Jan 29th, 2024

New Notice Requirements for Unemployment Benefits

There has been a long-standing requirement in New York State for all employers to provide notice to employees separating from employment of their right to file for unemployment benefits. On September 14, 2023, Governor Hochul signed into law Chapter 366 of the Laws of 2023, which amended Section 590 of the New York State Labor Law effective November 13, 2023. Section 590 of the New York State Labor Law governs employees’ rights to apply for unemployment benefits and Section 590 applies to school districts. Chapter 366 added a new requirement to Section 590 of the Labor Law which requires the employer to notify the employee of the right to file for unemployment benefits even if they experience only a temporary separation from or a reduction in hours of employment. Temporary separation or reduction of hours includes layoffs, partial layoffs, and interruption of employment. Under Section 590, an interruption of employment or partial layoff will qualify employees for unemployment benefits if the result of the interruption of employment or partial layoff will result in the employee earning less than $504 per week or working less than 30 hours per week. The Department of Labor, in their FAQ regarding the changes to the notice requirements indicates that the notice must also be provided to employees voluntarily separating from employment. Voluntary separation includes separation by virtue of a negotiated settlement agreement in lieu of discharge. The FAQ can be found here.

The change to Labor Law 590 presents a particular concern for school districts. Annually, school districts have employees, mainly substitute teachers, subject to an interruption of employment when summer break occurs. Substitutes are per diem employees who have their employment interrupted because of summer break. Section 590 of the Labor Law provides that substitute teachers are eligible for unemployment benefits when there is a break in employment unless they receive reasonable assurance of their position for the next school year. The New York State Appellate Division held in 2005 that reasonable assurance for unemployment purposes must include a representation that claimant will receive in the upcoming school year at least 90% of the earnings received in the current school year.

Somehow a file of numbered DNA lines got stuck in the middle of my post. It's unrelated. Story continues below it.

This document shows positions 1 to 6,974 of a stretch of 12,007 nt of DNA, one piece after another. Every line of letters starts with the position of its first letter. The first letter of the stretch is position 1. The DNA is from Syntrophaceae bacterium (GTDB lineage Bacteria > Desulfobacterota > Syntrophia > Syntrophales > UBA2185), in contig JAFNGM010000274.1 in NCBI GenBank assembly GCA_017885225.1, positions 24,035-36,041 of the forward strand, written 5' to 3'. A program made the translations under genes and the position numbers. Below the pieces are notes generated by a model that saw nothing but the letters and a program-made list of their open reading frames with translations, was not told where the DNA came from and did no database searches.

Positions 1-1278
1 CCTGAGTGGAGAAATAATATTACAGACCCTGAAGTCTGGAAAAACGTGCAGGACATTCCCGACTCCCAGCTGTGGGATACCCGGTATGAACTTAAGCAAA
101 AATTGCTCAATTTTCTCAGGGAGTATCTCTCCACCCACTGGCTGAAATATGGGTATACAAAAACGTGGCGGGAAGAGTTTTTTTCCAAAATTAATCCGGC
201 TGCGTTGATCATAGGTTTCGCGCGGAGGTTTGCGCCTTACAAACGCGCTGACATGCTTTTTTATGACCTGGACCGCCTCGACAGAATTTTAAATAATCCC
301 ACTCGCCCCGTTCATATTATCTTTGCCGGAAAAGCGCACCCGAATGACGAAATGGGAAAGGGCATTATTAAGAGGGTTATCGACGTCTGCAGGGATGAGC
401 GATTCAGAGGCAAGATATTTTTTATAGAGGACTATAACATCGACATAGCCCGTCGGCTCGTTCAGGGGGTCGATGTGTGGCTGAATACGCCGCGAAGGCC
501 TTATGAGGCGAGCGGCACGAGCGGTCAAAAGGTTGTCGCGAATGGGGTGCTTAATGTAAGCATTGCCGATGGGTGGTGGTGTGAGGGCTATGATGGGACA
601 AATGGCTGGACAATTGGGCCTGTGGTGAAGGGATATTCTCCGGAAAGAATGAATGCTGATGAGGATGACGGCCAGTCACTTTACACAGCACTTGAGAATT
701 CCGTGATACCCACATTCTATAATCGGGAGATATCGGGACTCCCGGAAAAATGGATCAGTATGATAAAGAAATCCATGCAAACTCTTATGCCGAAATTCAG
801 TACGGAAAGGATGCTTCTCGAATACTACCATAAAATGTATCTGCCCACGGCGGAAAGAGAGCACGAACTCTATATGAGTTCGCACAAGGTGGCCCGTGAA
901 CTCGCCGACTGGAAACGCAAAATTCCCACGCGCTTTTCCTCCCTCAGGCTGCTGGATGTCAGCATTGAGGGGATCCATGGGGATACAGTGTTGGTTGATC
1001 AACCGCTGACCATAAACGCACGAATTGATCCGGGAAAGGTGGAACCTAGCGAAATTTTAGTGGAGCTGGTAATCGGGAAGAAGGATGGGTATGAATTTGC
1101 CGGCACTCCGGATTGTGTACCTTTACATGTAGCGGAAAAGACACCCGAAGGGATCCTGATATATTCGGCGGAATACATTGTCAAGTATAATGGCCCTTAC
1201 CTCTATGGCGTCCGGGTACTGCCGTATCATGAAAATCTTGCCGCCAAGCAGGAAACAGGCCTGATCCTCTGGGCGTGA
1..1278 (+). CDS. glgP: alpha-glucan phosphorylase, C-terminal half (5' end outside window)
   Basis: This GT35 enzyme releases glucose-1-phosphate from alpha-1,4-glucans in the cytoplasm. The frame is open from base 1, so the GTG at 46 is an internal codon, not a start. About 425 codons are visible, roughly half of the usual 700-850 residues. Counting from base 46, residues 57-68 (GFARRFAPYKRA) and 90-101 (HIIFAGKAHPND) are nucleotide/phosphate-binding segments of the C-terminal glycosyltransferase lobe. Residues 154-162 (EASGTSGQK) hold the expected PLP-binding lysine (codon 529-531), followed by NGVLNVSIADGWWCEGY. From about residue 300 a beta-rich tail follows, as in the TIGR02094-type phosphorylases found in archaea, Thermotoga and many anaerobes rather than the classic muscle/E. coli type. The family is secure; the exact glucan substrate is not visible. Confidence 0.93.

Now, in addition to the letter of reasonable assurance schools must provide to substitute teachers to avoid liability for unemployment insurance benefits for the summer months, schools must also provide the notice of eligibility for unemployment benefits. The notice should be provided during the spring, prior to the close of the school year, on an annual basis. Best practice would suggest sending the notice of reasonable assurance with the notice of eligibility for unemployment benefits at the same time to ensure both notices are sent. The notice must contain the employer’s name and registration number, the address of the employer to which a request for remuneration and employment information with respect to such employee must be directed. Additional information may be required by the Commissioner of Labor. Currently the unemployment regulations have not been updated to include any additional information for the notice.
School Districts can find the current Department of Labor form with the appropriate notice provisions here.


Wendy K. DeWind

Wendy K. DeWind, a partner in our Firm, offers clients over 25 years of experience in education and employment law.

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